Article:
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Lincoln-Douglas Debate is a debate activity contested primarily between high schools students. Lincoln-Douglas, or LD, is endorsed by the National Forensic League, National Catholic Forensic League, and most state forensics organizations. Lincoln-Douglas is commonly defined as a "value debate" opposed to other styles of debate contested at the high school level, such as Policy Debate or Public Forum Debate. Debaters compete based on prescribed resolutions, which generally change every two months. The National Forensic League's Wording Committee dictates the resolution debated on most local and national circuits, however, some national events may choose other topics (i.e. National Catholic Forensic League's Grand National Resolution).
A Lincoln-Douglas Debate consists of five speeches and two cross-examinations. Additionally, debaters are granted preparation time, generally consisting of a total 3-5 minute periods, depending on the tournament. However, some leagues and tournaments may alter times and rules (i.e. allowing for "flex prep").
The six speeches are:
1. AC - 6 Minutes - Affirmative Constructive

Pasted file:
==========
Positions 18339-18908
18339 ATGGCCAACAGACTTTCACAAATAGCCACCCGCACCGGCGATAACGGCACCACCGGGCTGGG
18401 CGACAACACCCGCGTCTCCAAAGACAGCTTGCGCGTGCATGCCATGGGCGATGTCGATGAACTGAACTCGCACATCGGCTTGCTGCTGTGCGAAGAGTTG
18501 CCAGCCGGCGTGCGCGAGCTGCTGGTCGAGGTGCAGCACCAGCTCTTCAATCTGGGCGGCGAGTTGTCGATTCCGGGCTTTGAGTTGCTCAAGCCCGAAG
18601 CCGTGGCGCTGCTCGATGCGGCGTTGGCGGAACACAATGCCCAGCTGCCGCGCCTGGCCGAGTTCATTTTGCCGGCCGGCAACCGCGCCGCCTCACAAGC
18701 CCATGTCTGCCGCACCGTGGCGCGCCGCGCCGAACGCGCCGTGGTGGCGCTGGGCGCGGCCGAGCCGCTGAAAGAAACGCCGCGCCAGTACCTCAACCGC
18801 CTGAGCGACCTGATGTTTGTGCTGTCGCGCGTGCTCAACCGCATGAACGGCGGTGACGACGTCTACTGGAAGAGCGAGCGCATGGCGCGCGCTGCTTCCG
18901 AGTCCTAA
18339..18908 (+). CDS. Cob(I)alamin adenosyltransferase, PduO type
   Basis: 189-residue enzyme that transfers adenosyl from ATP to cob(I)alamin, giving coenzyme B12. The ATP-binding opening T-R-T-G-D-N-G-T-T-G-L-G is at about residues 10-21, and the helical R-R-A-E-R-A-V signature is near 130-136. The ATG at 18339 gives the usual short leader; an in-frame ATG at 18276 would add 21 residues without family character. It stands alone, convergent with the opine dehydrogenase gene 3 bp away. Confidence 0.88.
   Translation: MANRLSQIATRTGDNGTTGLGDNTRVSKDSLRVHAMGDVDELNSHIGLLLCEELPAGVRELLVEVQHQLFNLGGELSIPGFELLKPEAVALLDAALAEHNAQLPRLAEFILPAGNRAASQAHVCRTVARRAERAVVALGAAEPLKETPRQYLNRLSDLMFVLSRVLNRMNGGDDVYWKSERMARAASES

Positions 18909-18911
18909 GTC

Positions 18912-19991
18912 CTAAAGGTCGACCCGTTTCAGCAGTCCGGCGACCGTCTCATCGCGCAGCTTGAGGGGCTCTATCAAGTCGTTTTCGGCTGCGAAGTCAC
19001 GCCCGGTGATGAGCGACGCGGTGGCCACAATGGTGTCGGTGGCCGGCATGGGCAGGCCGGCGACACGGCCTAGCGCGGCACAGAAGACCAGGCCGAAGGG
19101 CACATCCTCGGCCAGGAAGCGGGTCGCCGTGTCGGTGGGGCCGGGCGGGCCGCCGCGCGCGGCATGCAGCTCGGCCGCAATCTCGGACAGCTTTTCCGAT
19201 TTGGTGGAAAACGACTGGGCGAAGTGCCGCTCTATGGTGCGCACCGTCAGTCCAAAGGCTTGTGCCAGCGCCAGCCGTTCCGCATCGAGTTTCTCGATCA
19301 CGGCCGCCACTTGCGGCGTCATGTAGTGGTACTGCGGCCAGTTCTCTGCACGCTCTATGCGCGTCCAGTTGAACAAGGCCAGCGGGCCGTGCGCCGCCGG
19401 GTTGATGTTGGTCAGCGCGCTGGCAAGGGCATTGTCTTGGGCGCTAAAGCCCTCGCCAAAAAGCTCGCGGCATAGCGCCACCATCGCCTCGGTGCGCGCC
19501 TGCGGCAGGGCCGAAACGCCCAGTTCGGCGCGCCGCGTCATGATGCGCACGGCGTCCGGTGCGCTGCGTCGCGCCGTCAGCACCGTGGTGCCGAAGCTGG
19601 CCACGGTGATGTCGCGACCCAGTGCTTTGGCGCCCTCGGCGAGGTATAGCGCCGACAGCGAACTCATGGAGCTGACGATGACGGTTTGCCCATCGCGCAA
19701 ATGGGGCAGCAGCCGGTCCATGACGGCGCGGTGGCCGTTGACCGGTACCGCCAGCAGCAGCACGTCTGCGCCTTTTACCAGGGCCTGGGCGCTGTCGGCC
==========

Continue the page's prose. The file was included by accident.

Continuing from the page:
2. NC - 7 Minutes - First Negative Speech or Negative Constructive
3. 1AR - 4 Minutes - First Affirmative Rebuttal
4. 2NR - 6 Minutes - Second Negative Speech or Negative Rebuttal
5. 2AR - 3 Minutes - Second Affirmative Rebuttal
In between the AC and NC, along with in between the NC and 1AR, cross-x is allowed. This is a three minute period where the debaters ask questions to each other. It may be taken away through flex-prep.
Resolutions change every two months under National Forensic League Rules during the regular season. Additionally, the National Forensic League's National Speech Tournament uses its own resolution only for the event. The second biggest forensics league, the National Catholic Forensic League, also creates its own resolution for use during the annual Grand National Tournament. However, NCFL uses the NFL's resolution during qualifiers, usually contested during March or April.